The Real-World Trouble with Medicare “Advantage” Plans & HME Coverage

Medicare advantage (MA) Plans were always required to provide the same coverage as traditional Medicare, and on April 5, 2023, the Centers for Medicare & Medicaid Services (CMS) clarified Medicare Advantage and the Part D Final Rule (CMS-4201-F), requiring that MA plans MUST comply with National Coverage Determinations (NCDs), Local Coverage Determinations (LCDs), and general coverage and benefit conditions included in traditional Medicare regulations.

But what we’re seeing is most MA plans are NOT complying and are instead restricting access to medically necessary equipment and services that traditional Medicare would otherwise approve. So, first I’d like to propose that we stop using the word “Advantage,” as that conveys to beneficiaries that these plans are better than traditional Medicare. And in many cases, what we are seeing is they are not better, as they are not complying with NCDs, LCDs, and general coverage and benefit conditions included in Traditional Medicare regulations.

Instead, I’d suggest the names Part C, Replacement… or even DIS-Advantage would be more accurate.

Celebrity Endorsements & Promises

The main concern with this is beneficiaries are being lured in record numbers with misleading — I’d say deceptive — advertising by hearing that word (“Advantage”) and being promised by likable celebrities that you are missing out if you don’t have one of these plans. In fact, these plans are denying items that traditional Medicare would, and in some cases has, approved through prior authorization (PA) already.

I’ve been working with a supplier recently on a case where the beneficiary has traditional Medicare and in September 2022 received a prior authorization (PA) for a Group 3 single-power wheelchair with tilt. By the time the supplier was ready to deliver in mid October, the beneficiary had switched to a Part C plan. Therefore, the supplier couldn’t deliver the wheelchair without getting a PA from that plan.

The supplier submitted the exact same documentation and the PA affirmation letter from traditional Medicare, and the Part C plan denied the request, stating they’d approve a Group 3, no power. They stated the beneficiary didn’t qualify for tilt.

Appealing to the ALJ

The supplier appealed this decision. At the first two levels, the denial was upheld. So they requested an Administrative Law Judge (ALJ) hearing. Keep in mind this is a PA, so the beneficiary can’t receive the item without a PA approval.

In March 2023 — yes, March — there was an ALJ hearing, and the PA approval from traditional Medicare was submitted as well as all the original documentation. The physical therapist who performed the wheelchair evaluation was there (virtually) to point out where the medically necessary documentation was for the tilt.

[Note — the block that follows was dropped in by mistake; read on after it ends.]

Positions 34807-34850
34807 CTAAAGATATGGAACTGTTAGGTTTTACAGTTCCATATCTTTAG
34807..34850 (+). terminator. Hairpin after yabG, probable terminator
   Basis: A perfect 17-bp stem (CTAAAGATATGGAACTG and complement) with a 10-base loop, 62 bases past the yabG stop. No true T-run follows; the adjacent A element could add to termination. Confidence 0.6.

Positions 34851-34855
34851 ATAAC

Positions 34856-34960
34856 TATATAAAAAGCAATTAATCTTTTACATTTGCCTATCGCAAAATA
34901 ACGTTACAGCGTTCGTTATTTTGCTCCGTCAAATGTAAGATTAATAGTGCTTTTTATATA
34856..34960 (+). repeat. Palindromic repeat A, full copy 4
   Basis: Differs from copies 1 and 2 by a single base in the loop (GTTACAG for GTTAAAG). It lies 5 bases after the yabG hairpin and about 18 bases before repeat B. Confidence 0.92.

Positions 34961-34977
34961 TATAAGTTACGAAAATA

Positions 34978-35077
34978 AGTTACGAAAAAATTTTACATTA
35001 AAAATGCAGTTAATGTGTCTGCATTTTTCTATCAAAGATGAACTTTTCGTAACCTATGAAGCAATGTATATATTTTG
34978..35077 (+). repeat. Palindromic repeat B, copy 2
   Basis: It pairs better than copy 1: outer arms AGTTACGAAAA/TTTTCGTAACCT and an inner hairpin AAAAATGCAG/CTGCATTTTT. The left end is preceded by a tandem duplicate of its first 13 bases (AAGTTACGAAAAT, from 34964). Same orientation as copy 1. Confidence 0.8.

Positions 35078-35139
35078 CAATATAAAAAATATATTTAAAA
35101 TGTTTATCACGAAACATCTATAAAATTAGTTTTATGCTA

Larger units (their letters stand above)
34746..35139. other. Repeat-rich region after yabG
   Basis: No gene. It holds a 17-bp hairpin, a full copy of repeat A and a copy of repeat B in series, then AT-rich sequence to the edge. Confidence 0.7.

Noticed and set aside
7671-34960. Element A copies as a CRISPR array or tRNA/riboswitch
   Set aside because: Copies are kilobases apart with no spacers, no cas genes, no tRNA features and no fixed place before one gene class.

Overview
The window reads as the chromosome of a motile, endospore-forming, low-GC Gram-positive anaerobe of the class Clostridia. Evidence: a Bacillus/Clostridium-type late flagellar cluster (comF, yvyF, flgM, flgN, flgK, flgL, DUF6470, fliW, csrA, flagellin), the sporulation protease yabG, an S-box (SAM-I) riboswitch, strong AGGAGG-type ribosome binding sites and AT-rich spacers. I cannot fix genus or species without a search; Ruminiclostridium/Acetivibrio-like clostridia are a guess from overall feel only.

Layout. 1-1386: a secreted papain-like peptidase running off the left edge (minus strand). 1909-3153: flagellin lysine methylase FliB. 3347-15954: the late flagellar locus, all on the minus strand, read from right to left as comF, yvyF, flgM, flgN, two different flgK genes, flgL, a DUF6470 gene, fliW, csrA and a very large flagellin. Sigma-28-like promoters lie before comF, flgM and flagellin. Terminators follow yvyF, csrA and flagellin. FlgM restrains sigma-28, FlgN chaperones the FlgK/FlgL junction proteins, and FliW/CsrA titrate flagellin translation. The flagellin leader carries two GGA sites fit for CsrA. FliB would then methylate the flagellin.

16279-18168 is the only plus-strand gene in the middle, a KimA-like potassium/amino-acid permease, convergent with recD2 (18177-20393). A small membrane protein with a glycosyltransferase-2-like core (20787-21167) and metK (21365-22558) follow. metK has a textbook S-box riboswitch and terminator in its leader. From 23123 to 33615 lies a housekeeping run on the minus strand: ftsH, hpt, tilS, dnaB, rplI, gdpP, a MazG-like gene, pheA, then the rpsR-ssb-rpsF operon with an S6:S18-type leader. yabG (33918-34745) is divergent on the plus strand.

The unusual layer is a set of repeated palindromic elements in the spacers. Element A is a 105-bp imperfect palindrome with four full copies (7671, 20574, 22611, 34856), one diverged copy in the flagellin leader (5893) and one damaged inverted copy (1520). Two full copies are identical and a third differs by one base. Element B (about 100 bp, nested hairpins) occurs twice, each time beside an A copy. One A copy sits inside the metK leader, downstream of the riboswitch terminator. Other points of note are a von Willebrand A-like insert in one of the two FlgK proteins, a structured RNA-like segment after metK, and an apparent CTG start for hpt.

In April, the ALJ overturned the denial and approved the K0856 Group 3 single-power wheelchair with tilt. The supplier was ready to deliver… but wait, there’s more. The Part C plan appealed the ALJ’s decision with the Medicare Appeals Council, so as of this writing, the beneficiary still doesn’t have the medically necessary power chair that traditional Medicare approved back in September 2022.

Unfortunately, this is not an isolated case. This practice is widespread, and most give up or worse. These Part C plans are not covering what traditional Medicare would cover, and the challenge is how to fix this, as there is very little oversight from CMS to enforce compliance.

I’ll leave with hope, as we won’t give up advocating for the Medicare beneficiary.

As an industry, we need to attack this from every angle. First, document when this happens so it can be presented to CMS and Congress that some Part C plans are restricting access to medically necessary equipment and supplies.

Second, stop accepting beneficiaries with a Part C plan that doesn’t comply with traditional Medicare policies and regulations, and explain the reason to beneficiaries. Educate them on their choice to select the plan (traditional Medicare/Part C) that is best for their needs and how they can advocate for themselves by contacting their Part C plan about inappropriate denials.

Finally: These plans want and expect you to give up as they wear you down. I know this is easier said than done, but don’t give up and allow Goliath to win.

About the Author

Dan Fedor is the Director of Reimbursement and Education for U.S. Rehab, a division of The VGM Group.

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